Wednesday, October 21, 2009

When Food-For-Thought becomes Food-For-Your-Family

    Many people, even mathematicians, feel that pure mathematics is useless. But I would argue that at the very least, pure mathematics has always been useful to those who love it-- in keeping us happy, mentally healthy people! Healthy happy people make better life partners, better parents, and citizens who are more likely to help maintain order and fairness. In this way mathematics is a lot like art or sports.
    So what happens when an artist or an athlete finally starts to make money with their art or sport? Well, it messes with our heads. We start to question our motivations. On those days when we just don't feel like thinking about math non-stop or when it feels like we are banging our heads against a wall, we feel guilty because we're not doing our job or we're not doing it well. We're goofing off, we're not productive! "Wait a minute," the brain says, "I used to goof of by DOING MATH!" The brain starts to freak out that its owner will never solve that thesis problem, will not be a good enough professional mathematician, that "gasp!" the brain will lie dormant while its owner teaches BUSINESS CALCULUS FOREVER!!! That may be every math graduate students biggest fear. So how do we recover the feeling of joy and amazement that we first had??
      My first love of pure mathematics grew out of my joy at solving puzzles as a child, an excitement at having to exercise my brain, the struggle followed by the success, and a feeling that I owned the solution. I never cared whether the solution to the puzzle would lead to a cure for a disease, a better battery, or a million dollars. I did math problems for the same reasons that I spent hours every week dancing or reading everything I could about horses -- it was intrinsically appealing and satisfying! I liked to tell my friends mathy riddles, draw mathy pictures, do modular origami, and talk math with my dad on our walks around the neighborhood.
    Young people who have that joy and amazement oozing out of their pours inspire us. Teaching young people, hanging out with my friends' kids, I feel like I can tap into their curiosity. And kids don't feel guilty about or try to justify their likes or dislikes. Our adult culture seems to have a vast spreadsheet of pre-approved purposes for why we should do something non-work-related.  When was the last time you bought a book because you wanted to "do your small part to help the economy"?  By always rationalizing the activities we do when we're not working, we negate the benefits of those activities while adding to our ambivalence about the work we're supposed to be doing. Don't feel like doing math? Not getting anywhere? Writers have writer's block, and they still think of themselves as writers. So, do something else you really enjoy for a while, and you'll still be a mathematician.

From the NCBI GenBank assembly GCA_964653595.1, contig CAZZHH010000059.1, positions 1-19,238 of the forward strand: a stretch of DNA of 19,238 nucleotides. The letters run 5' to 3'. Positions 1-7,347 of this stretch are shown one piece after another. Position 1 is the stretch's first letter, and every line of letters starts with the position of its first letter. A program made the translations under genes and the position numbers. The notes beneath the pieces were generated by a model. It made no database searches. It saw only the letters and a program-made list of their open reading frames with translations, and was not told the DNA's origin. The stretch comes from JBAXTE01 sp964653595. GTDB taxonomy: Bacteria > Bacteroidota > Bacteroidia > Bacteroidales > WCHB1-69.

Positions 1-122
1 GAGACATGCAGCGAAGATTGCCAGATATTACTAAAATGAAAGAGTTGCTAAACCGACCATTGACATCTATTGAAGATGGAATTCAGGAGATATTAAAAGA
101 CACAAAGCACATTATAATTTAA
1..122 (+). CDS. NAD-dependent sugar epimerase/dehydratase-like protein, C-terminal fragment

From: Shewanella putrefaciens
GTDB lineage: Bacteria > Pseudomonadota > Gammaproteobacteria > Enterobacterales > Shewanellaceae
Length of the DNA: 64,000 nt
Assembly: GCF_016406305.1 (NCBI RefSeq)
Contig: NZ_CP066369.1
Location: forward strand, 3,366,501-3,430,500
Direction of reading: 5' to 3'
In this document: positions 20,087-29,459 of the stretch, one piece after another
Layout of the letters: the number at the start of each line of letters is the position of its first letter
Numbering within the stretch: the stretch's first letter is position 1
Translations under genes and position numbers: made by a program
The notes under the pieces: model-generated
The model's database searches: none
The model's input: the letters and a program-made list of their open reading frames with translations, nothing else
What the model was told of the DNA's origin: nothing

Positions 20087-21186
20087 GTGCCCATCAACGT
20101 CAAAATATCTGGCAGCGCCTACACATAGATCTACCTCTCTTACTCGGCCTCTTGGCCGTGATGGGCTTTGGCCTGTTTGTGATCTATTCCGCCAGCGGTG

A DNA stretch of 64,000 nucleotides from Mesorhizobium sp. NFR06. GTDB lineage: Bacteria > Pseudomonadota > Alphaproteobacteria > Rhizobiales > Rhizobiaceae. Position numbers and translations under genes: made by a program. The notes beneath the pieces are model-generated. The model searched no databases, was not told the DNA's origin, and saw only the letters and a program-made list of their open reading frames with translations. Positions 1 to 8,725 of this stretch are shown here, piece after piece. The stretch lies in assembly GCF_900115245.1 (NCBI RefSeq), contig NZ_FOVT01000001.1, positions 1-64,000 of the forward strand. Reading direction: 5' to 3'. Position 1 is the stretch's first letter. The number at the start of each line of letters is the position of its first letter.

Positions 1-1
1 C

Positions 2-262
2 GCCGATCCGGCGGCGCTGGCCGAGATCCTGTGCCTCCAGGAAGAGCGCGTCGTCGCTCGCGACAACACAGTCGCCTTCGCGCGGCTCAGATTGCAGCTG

Activities whose outcome is not directly tied into my economic well-being renew my sense of learning for learning's sake. I can immerse myself for a few hours in a physical and/or expressive activity  like swimming, dance, art, music, jogging, biking, or yoga. Appreciating the expressions of others through their art also fills this need to acquire "useless" information. Lastly, wandering around/exploring a city or the outdoors is"pointless" but awakens my senses and get me back into the mindset that I am on the lookout for beauty and not results.
   On this note, a friend told me recently: "I was driving home today, and I saw this beautiful sunset!  I thought to myself 'If only I had my camera!' But I couldn't enjoy it because I became so focused on getting home and getting my camera. When I finally got the camera and walked outside, the sunset was gone.  Why couldn't I have just enjoyed it while it was there?!" I think this illustrates that fact that beauty is transient, just like the inspiration you need to do mathematics, and it doesn't emerge because someone is pursuing it.